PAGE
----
John Skaggs

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since Sep 21, 2010
Boondock, KY
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Recent posts by John Skaggs

Have often used dry legumes -beans, lentils or chana dal ground to a cornmeal consistency and combined with eggs or egg whites for filler in meatloafs, etc.  Sometimes with a lot of chopped cabbage and onion.  

Chana dal so ground also makes a fine cornmeal replacement for cornbread/dressing if shooting for a lower glycemic alternative.
3 weeks ago
This reminds me of latex concrete roofing.  I built a small shed roof as a test that has remained solid and water-tight for 10 years.  Also been very useful in sealing up odd holes in cabins, sheds and house underpinning.  Essentially, a couple layers of fiberglass flyscreen or burlap or decent shadecloth -some carpeting would surely also work, slathered in latex milk/portland cement mixture followed by more of the same with one part sand added.  Have also substituted bargain store, quality exterior latex/acrylic paint for the latex bonding agent.  Intend to use it on a larger scale when again in need of a roof.  
3 weeks ago
We have a Bartlett pear planted maybe 6 years ago that is now about 25' tall.  I do wish I'd pruned it when it was smaller.  The fruit it getting tough to reach even with a picker pole.  Most blossoms seem to have weathered the frosts this year and some fruit looks to be set.  A bumper crop the last 2 years.
1 month ago

Thank you for the offer, Johann!  Would be awesome to compare a Flamingo clone.  Let me know.  

Johann Kuntz wrote:John,

Thanks for the update!  It'll be fascinated to find out if there's any credibility to the belief that the green leaved types are bland and the red ones best flavored.  The only way that would make sense being as both types can emerge from the same batch of seed would be if the chemical compounds responsible for the color itself were directly related to the desirable flavors.  

After having tasted the named clone 'Flamingo' and finding it far superior to the specimen I had bought from an edible plant nursery I decided to start propagating 'Flamingo' for my own small specialty nursery in Washington.  Since I'll have a lot available later this year I was thinking maybe I could send you one to add into your tasting line up for comparison with your other seedlings.  I already know 'Flamingo' tastes good, but it would be really cool to see how similar or different it tastes compared to other good tasting seedlings.  

1 month ago
Sorry for the late reply.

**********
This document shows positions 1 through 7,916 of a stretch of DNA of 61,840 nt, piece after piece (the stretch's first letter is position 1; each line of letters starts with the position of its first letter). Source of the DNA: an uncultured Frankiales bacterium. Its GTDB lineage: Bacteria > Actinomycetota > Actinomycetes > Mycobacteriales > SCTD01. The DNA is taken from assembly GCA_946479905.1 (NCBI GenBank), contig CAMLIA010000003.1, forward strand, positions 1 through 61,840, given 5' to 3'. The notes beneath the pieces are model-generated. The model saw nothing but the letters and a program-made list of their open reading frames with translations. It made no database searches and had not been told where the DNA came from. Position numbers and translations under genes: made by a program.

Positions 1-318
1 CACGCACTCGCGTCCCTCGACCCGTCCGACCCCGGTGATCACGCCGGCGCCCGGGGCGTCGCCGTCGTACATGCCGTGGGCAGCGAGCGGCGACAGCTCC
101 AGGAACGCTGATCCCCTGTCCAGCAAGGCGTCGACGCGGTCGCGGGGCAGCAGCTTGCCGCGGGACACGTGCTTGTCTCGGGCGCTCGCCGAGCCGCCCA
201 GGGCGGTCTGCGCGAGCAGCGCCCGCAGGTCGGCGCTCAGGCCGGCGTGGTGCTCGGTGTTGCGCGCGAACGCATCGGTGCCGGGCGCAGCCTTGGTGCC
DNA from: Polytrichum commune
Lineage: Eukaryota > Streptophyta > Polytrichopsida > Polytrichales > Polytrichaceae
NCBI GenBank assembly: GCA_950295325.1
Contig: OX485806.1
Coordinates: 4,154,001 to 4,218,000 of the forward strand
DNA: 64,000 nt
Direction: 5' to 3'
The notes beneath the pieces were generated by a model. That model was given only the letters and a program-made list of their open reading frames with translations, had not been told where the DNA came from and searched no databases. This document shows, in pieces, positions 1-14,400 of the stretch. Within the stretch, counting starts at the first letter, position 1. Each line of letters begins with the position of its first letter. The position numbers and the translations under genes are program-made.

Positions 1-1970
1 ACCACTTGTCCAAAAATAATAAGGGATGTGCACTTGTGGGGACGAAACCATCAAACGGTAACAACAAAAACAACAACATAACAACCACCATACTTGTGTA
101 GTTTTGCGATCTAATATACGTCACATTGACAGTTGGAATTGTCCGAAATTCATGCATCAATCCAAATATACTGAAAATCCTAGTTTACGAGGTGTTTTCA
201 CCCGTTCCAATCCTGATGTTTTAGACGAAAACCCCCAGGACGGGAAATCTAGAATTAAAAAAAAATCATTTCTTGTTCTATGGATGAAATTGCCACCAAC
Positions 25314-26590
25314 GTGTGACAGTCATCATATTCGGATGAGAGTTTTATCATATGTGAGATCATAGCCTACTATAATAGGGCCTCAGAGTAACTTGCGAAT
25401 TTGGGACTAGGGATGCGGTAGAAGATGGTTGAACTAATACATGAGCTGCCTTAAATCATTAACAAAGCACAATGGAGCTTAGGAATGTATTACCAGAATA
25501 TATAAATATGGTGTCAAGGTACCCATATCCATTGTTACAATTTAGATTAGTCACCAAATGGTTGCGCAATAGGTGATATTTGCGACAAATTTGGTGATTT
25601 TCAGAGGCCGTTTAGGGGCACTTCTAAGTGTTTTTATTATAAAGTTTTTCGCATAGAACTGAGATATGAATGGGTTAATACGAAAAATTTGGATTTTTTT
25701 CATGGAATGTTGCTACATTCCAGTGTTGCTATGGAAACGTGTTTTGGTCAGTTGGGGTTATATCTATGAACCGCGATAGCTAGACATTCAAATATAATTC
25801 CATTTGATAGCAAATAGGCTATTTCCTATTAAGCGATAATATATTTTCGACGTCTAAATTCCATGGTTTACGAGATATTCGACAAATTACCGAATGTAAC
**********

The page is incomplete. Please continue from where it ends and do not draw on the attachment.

A quick update:

Toon trees I planted outdoors and also the ones I overwintered in pots have come awake with a near 100% survival rate.  Evidently some hardy trees.  

I have only tasted a few emerging leaves on two trees.  There seems to be a some difference when the genetic dice are rolled.  Some tree's leaves have emerged entirely green.  Others tinged in red.  Some entirely red.  Of those I have tasted, one was fairly bland.  Another very garlicky and umami.  Should sample and tag them all while the tender leaves are present.  
1 month ago
I find that lettuce is so tolerant of low light that regular LED shoplights can be used.  No special plant spectrum bulbs necessary.  
11 months ago

Kentucky Master Gardener as of this year.  The local extension office was offering the course for a song (and a bunch of volunteer hours). So why not?  Have gardened all my life in several climates, but it was interesting to see the official University of Kentucky College of Agriculture stance on everything.  Their approaches and advice do not always exactly align with my aims or methods.  But that's ok!  I still learned a lot and got to be a bit more involved in my community with folks who are interested in the same kinds of stuff.  I rate it as a thoroughly worthwhile experience.  You can check with the extension offices in your region to see when classes are offered.  I was surprised to find ours was only $20 including text book, materials and even transportation to events off-site.  

James Landreth wrote:I have some and think they're really neat. Apparently some cultivars are tastier than others. Mine have a sort of bitter taste but I like them



Fingers crossed one of the trees we keep will be palatable.  I've no idea how true to type these are from seed.  I understand lots of folks get new trees from root runners -so clones of presumably tasty trees.  
Not sure whether this belongs in the trees forum or perennial vegetables.  Being a perennial green from a tree.  Please feel free to relocate.  

Striking out at the regional nurseries when looking for the Toona sinensis trees I'd heard so much about, we bought a packet of seeds in February.  Had heard they were a little difficult to germinate, but we got around a 90% success rate in peat pellets in a rather warm room beside a furnace.  

A couple months down the line they're doing great.  Have high hopes they will thrive here in zone 6b.  Will be re-potting to some 1-gallons shortly. Currently trucking them in and out to avoid frosts. Can't wait to try the stir-fry!  

Trying a bunch of new stuff this year.

Some crucifers: Thousandhead Kale and Walking Stick Kale -going to need some serious cabbage-worm control here- planting some herbs around that allegedly help deter them.

Some greens we hadn't tried in this zone before: Malabar and New Zealand spinach

Tahitian Mellon Squash -a long-necked butternut type -saw a guy not far from here have a ridiculous yield with those last year.  

While not a vegetable in the traditional sense, a source of perennial greens Red Toon, Toona, or Chinese Mahogany trees -we've had great luck germinating a packet of seeds and now have around 60 tiny trees.  Will be fun to see how they fare.  

1 year ago